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Frank Ching is a Hong Kong-based journalist.

China’s decision to lock down the central city of Wuhan – with more people than London or New York – in a dramatic attempt to halt the spread of the deadly coronavirus shocked even the World Health Organization, whose representative said a move to “contain a city of 11 million people is new to science.”

Other decisive acts followed and, by Sunday, more than 56 million people in Hubei province (where Wuhan is the capital) were quarantined, with many other cities taking their own steps to isolate the virus.

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While such actions show determination, they may have come too late. President Xi Jinping himself acknowledged this, saying on Saturday, the first day of the year of the rat, that the spread of the deadly new virus was “accelerating.”

If actions were taken weeks earlier, the virus could conceivably have been contained. But, just four days after the Wuhan lockdown, the number of cases had risen to nearly 3,000 from 571 and the number of deaths had more than soared, to 100 from 17. Now, every province in the country has been infected except Tibet.

Internationally, those affected include not only neighbours such as Singapore, Malaysia, Vietnam, Thailand, South Korea, Taiwan and Japan, but also Australia, the United States, Canada and Europe – not to mention Hong Kong and Macau.

Tedros Adhanom Ghebreyesus, director general of the WHO, said last Thursday, “Make no mistake, this is an emergency in China, but it has not yet become a global health emergency. It may yet become one.” Its risk assessment at the time was very high in China, high at the regional level, and high at the global level.

This is China’s first major health crisis since the SARS epidemic of 2002-03, when Chinese officials covered up the extent and severity of the disease, which also started in China before spreading overseas, sickening more than 8,000 people worldwide, with nearly 800 fatalities.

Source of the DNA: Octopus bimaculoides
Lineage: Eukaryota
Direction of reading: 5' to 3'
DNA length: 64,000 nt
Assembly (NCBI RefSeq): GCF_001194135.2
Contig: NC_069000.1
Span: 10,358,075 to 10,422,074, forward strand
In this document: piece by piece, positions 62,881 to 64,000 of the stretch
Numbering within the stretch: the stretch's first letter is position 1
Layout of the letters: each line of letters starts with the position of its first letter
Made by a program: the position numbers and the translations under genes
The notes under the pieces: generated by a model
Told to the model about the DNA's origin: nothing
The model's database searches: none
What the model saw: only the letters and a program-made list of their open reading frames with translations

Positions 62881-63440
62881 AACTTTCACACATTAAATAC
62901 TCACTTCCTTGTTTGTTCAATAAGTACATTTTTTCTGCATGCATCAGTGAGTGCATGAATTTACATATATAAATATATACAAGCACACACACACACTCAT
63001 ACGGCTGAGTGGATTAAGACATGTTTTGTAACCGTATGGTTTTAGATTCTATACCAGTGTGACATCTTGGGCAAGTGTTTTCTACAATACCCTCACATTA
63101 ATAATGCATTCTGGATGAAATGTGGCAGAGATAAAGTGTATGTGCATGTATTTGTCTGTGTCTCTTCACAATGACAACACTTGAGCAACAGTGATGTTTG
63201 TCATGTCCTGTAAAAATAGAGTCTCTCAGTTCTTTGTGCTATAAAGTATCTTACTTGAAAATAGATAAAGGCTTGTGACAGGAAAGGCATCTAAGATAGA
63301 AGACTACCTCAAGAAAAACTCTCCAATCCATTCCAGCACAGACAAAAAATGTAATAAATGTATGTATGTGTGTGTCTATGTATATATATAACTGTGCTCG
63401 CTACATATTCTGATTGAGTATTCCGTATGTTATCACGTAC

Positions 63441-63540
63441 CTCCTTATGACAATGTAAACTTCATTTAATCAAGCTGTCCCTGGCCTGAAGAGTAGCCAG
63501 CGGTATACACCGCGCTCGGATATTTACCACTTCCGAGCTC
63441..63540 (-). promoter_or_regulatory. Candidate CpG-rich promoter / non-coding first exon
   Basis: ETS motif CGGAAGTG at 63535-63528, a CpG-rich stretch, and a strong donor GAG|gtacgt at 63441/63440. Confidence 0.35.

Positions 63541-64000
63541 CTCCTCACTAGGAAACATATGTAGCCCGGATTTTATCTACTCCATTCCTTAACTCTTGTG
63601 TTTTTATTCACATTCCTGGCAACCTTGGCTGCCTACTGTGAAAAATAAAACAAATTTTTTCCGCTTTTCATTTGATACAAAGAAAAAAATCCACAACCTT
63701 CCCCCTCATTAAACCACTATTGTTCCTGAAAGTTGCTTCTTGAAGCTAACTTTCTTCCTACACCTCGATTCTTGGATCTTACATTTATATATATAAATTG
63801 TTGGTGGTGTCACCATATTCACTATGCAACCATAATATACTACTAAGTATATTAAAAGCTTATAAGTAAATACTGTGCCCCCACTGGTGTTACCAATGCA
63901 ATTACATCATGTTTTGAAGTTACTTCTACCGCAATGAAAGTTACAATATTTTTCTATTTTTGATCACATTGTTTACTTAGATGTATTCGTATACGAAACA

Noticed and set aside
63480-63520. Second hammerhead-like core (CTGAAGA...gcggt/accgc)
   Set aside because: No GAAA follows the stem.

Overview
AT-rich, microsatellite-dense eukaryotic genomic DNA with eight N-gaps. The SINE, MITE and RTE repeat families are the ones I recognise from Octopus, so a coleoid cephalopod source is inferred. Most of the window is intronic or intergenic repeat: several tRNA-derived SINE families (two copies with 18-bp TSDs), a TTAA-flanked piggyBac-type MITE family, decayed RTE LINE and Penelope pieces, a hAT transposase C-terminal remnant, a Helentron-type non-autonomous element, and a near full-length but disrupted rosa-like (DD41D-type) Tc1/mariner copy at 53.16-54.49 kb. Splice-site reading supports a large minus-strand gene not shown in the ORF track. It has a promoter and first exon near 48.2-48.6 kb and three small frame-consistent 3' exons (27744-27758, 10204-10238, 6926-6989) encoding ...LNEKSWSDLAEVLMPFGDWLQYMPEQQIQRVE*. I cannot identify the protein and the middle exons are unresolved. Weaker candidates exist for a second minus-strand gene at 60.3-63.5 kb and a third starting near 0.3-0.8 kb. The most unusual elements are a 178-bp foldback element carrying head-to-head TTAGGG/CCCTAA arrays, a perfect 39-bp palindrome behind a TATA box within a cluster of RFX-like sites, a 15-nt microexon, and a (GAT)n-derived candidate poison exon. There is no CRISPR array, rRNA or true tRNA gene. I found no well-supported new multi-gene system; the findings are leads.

Much progress has been made by China since then. This time around, Chinese scientists were able to come up with the genome sequence of the new coronavirus and share that information with the world body.

China is also much more open this time around, certainly since Mr. Xi became personally involved on Jan. 20, when he called for effective measures to contain the disease, saying that people’s health should be treated as a top priority.

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The problem is that the Communist Party, of which Mr. Xi is the leader, has other top priorities, in particular political stability, and anything seen as undermining stability is suppressed.

January was an especially sensitive month for Wuhan, with the city set to play host to major provincial meetings of the National People’s Congress and the Chinese People’s Political Consultative Conference from Jan. 12 to 17. Not surprisingly, provincial and municipal leaders did not welcome publicity of an epidemic.

In the first week of January, police detained eight people for “spreading rumours” online and harming social stability by saying there was an epidemic. Reporters were forbidden to write about the new disease and journalists who criticized officials for suppressing information were victimized.

One telling case was that of reporter Zhang Ouya of the Hubei Daily, the official provincial party newspaper. Mr. Zhang, the day after the lockdown order, called on the Weibo social-media platform for a leadership change in the city. The situation, he said, is steadily deteriorating and, for the sake of Wuhan, “I hope that the leader is changed immediately.”

Within hours, he was denounced by his newspaper, which issued an abject apology to the party committee. The Hubei Daily promised to punish Mr. Zhang “according to disciplinary rules” and “prevent anything like this from ever happening again.”

This new coronavirus crisis, like SARS, underlines a systemic problem within China. The problem is that the priority attached to stability means that the state seeks to control all information.

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When an issue arises, it seems, the system’s obsession with controlling information isn’t flexible enough to prevent a crisis from developing, especially when lower level officials fear for their career if they report truthfully on the situation to central government leaders.

The solution is to be found in greater transparency. Officials should also be encouraged to speak their minds rather than fear being reprimanded for speaking truth to power. This has much to do with the man at the top, who sets the pace. He must be confident enough in himself and in his subordinates to encourage them to say what they really think, rather than say what they think he wants to hear.

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